The Business of Bees
by David Tuley
This article was originally printed in the September 2021 edition of On The Road in Whitchurch-Stouffville.
We have arrived at the scene of 25 beehives, all numbered and tidily lined up in a row. Dennis, our photographer, had reminded me to wear white, as to not anger the bees. He failed to think through the fact that his camera is large and black – and he got stung on the hand in the first 30 seconds. Once a bee pheromonal message has been released through a stinger, others will also make a defense response. Dennis takes a hit to the forehead and another to the arm. Not discouraged, he continues to capture some amazing photos of Chris with the bees.
For Chris Sidiropoulos, the business of bees runs deep into the family tree. His early years were spent around his grandfather, who was a beekeeper, or “apiarist” in Greece. Chris spent a few years with his grandfather while his parents were getting settled in Canada and he recalls the fearless skill and confidence exuded by his grandfather in the handling of bees. “Before we did anything, we always stopped for a taste of honey straight from the hive,” said Chris.
Chris joined his parents in Toronto in 1971 and said, “My dad got a job with General Motors and commuted to St. Catharines, he was said to be the first Greek guy to work in that factory.” Chris made a move to beekeeping himself about 5 years ago, and to learn the business, he went back to Greece and spent the summer helping his apiarist uncle.
He returned from Greece and bought some bees, and then some more. He currently has 70 hives spread across the Greenbelt, but most are located in Cedar Valley. Beekeeping provides an essential pollinating service, as many of the fruits and vegetables we enjoy are the result of honey bee pollination.
With his wife and business partner, Freda, who is at the helm of marketing and distribution, Belicious Products can be found at Stouffville IDA, the Meat Merchant, Nature’s Gifts & Organic Spa, T&T Bakery & Café, Novello’s, and Maunders Marketplace. Belicious Products can also be found at the Stouffville Farmer’s Market and the Main Street Unionville Market.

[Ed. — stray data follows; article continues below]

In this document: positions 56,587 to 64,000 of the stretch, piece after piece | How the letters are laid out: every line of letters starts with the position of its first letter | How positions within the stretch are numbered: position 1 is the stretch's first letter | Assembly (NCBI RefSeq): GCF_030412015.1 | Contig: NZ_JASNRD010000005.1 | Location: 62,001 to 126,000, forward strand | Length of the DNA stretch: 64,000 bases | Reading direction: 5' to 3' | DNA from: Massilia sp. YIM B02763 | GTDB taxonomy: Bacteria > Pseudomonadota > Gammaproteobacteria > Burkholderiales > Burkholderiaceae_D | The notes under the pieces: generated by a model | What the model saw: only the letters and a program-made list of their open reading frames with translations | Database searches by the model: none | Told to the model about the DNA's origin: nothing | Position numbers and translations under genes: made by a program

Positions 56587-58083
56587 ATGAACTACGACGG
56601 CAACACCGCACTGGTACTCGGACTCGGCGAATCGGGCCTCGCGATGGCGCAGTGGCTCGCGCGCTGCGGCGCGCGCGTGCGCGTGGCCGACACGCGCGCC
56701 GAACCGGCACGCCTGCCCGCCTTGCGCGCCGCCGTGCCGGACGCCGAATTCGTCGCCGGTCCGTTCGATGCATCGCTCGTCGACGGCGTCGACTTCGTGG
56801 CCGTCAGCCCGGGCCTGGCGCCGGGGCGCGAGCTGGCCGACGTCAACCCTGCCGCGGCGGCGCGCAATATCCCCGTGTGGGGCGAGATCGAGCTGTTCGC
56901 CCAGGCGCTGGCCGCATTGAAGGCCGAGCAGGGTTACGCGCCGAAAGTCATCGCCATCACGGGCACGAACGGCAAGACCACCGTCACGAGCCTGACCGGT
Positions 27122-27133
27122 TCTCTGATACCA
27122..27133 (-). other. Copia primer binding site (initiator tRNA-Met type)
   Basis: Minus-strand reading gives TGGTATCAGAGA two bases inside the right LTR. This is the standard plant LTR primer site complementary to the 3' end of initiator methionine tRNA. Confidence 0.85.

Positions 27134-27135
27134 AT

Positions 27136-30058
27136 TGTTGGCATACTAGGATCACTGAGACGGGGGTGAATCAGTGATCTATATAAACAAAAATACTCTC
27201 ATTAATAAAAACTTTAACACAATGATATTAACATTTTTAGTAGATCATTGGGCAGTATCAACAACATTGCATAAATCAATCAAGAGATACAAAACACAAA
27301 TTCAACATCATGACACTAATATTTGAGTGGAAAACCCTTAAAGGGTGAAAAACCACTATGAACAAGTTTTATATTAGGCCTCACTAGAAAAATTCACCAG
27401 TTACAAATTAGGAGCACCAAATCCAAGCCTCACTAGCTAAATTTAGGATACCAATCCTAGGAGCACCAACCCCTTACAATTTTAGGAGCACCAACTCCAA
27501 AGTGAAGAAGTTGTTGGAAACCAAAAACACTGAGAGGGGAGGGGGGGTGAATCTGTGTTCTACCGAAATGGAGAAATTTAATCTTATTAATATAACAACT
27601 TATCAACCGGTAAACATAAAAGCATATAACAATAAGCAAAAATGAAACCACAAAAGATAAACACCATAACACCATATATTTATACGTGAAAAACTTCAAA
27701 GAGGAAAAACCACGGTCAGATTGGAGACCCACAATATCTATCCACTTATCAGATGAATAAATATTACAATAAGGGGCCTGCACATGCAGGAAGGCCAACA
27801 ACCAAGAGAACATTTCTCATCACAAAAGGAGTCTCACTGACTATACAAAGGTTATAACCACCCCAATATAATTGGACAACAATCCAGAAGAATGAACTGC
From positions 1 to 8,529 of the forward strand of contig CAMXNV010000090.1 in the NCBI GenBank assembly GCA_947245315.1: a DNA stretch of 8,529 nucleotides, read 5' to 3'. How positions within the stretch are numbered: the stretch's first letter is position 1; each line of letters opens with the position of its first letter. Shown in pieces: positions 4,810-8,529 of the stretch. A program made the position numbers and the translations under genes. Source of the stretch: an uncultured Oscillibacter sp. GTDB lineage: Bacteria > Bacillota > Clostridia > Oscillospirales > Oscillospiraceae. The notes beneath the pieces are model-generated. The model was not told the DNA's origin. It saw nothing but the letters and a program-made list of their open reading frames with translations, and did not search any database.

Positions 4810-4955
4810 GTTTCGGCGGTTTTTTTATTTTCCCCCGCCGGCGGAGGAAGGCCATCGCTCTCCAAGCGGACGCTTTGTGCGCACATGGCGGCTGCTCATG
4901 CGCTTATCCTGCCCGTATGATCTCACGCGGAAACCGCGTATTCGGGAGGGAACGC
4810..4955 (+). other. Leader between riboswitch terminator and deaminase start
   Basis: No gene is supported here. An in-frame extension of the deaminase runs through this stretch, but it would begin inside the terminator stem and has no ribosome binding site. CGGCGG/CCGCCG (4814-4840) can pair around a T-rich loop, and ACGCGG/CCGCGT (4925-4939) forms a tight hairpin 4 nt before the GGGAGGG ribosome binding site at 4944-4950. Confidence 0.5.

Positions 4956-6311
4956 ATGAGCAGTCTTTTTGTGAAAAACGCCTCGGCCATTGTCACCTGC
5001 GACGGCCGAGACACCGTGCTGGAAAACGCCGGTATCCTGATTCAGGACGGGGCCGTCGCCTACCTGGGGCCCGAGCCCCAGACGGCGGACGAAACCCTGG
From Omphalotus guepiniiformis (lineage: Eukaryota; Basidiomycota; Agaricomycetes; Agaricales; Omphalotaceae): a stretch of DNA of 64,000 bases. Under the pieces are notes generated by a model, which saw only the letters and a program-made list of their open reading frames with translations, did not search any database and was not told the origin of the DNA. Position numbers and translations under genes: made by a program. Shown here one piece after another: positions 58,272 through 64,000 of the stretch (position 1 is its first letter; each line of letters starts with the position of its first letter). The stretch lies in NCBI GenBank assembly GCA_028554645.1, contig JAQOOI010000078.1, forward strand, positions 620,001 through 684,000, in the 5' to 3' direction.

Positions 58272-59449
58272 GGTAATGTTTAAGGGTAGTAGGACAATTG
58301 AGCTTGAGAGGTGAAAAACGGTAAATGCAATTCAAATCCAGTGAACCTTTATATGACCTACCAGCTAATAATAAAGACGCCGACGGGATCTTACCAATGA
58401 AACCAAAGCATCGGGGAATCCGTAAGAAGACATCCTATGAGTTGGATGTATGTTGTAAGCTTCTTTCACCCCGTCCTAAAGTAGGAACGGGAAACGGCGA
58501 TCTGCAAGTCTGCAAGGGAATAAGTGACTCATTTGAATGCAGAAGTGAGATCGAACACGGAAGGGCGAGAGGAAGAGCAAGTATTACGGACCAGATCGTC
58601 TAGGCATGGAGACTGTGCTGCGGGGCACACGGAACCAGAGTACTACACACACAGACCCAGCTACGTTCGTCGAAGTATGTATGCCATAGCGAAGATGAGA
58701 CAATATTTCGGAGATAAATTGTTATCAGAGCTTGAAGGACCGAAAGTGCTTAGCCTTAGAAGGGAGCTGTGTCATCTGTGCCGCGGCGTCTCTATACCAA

Chris explains that the quality, colour and sweetness of the honey is impacted by the dominant nectar available in nearby flowers. For instance, the sweet Wildflower Honey made in Stouffville is darker than the golden Clover Honey produced by bees in Essa Township, while Buckwheat Honey is very dark and less sweet in flavor.
Some more of the “buzz” around Belicious is not generated by pure honey, but rather from specialty products, like Iced Honey, which is offered with organic flavours such as blueberry, cinnamon, citrus, cocoa and pumpkin spice. For a sweet and spicy combination – the Artisan Spread Bluebanero Spicy Preserve or Spicy Apricot Marmalade are a great accompaniment to any charcuterie board. New hot liquid honeys will soon be introduced.
Through the Town’s business grant program, Belicious was awarded $9,570 in matching funds to increase their beehive count by 25 more hives and purchase extractive equipment. As a result, Belicious will be able to increase honey production by 375 kilos a year. “I am happy to have support from the Town to help me grow,” said Chris. Once their project is complete, Ward Councillor Ken Ferdinands will deliver Belicious Products a cheque. One day, Chris hopes to have 400 hives and a specialty bee store.
Interesting bee statistics from Chris and Freda: Every bee box contains approximately 50,000-100,000 bees and one queen; the queen lives about 2-3 years, while worker bees survive 5-7 weeks; all bees will leave a box if the queen leaves or the queen dies; when a bee dies in the box, an “undertaker bee” will remove them; bees will forage 8-10 km for food and water.
To learn more, visit beliciousproducts.com.